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Whatcom Online Math Center Free Courses
Screenshot The online math center at Whatcom Community College is intended for a range of audiences, particularly students looking for additional assistance on a variety of math subjects from geometry to calculus. The materials offered here are divided into five areas: Learning Math, Teaching Math, Math Resources, Calculators, and Math Events. This first area offers visitors a look over high-quality links to external mathematics instruction sites, information about scholarships for students studying math, and much more. Moving on, Teaching Math includes a link to the LiveMath software package. This neat tool enables the user to visualize mathematical concepts on the computer in areas such as linear...
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Teach Online Safety
According to a report by the Pew Research Center published in late 2014, the frequency and severity of cyber attacks are increasing quickly - and they are...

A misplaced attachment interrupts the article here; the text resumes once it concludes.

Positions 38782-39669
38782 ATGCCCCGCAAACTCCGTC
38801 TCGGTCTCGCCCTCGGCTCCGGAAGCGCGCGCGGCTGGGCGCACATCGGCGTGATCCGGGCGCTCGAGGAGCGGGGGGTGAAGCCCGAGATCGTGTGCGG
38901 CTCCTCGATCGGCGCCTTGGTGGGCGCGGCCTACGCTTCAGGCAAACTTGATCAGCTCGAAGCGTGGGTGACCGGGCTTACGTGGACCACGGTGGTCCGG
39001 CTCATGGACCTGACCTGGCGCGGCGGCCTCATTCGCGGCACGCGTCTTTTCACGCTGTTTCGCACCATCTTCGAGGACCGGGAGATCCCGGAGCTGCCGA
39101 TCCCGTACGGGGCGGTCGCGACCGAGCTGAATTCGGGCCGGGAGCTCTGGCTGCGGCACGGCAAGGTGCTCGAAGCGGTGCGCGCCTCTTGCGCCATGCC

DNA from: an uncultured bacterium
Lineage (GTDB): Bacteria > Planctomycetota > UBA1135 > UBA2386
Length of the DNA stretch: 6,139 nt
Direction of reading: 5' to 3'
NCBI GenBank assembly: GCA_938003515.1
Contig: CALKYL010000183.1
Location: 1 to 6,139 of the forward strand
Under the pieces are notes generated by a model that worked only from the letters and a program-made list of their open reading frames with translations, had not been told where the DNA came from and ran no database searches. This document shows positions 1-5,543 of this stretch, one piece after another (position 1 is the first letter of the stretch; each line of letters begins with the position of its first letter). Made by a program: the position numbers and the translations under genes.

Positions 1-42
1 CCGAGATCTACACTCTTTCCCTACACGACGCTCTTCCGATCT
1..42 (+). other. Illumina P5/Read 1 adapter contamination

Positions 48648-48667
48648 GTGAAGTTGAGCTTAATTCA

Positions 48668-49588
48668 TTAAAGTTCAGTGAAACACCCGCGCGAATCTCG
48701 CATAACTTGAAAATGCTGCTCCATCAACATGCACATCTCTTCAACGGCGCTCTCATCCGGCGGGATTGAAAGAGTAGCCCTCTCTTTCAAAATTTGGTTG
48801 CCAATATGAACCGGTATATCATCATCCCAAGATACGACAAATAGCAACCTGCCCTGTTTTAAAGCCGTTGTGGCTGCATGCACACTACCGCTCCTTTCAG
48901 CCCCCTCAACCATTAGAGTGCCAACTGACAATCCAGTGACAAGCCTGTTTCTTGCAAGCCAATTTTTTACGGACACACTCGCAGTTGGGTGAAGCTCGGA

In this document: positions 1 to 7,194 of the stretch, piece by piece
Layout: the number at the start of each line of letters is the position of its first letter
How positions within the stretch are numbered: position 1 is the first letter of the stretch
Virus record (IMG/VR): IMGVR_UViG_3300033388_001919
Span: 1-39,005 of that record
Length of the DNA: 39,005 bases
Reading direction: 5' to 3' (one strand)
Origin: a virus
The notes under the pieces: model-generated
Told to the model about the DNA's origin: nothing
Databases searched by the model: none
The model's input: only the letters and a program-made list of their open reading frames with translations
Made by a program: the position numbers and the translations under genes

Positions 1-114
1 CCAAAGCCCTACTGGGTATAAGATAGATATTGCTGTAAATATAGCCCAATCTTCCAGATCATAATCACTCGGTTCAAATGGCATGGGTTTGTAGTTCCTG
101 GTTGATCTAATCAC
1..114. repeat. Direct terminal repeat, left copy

Virtual Textbook of Organic...
William H. Reusch, emeritus professor at Michigan State University, published his Introduction to Organic Chemistry in 1977. Readers may purchase it for a list...
A Simple Plan: E.L. Trudeau, the...
The University at Buffalo's National Center for Case Study Teaching in Science is a well-known resource in the promotion, development, and dissemination of case...
This excellent, interactive site, which won a Webby Award and an award from the American Association of School Librarians, takes students on a journey - into...
NREL: Workforce Development &...
The National Renewable Energy Laboratory (NREL) has assembled an impressive array of educational resources for teachers working with elementary, middle, and...

AMSER is a portal of educational resources and services built specifically for use by those in Community and Technical Colleges but free for anyone to use.

AMSER is funded by the National Science Foundation as part of the National Science Digital Library, and is being created by a team of project partners led by Internet Scout.
View of 8000 meters above the mountains.
Pi sign.
The oldest work involving mathematics was written by Ahmes, an ancient Egyptian scribe around 1650 B.C. In this work, the Rhind papyrus, one section is titled "Directions for Knowing All Dark Things."

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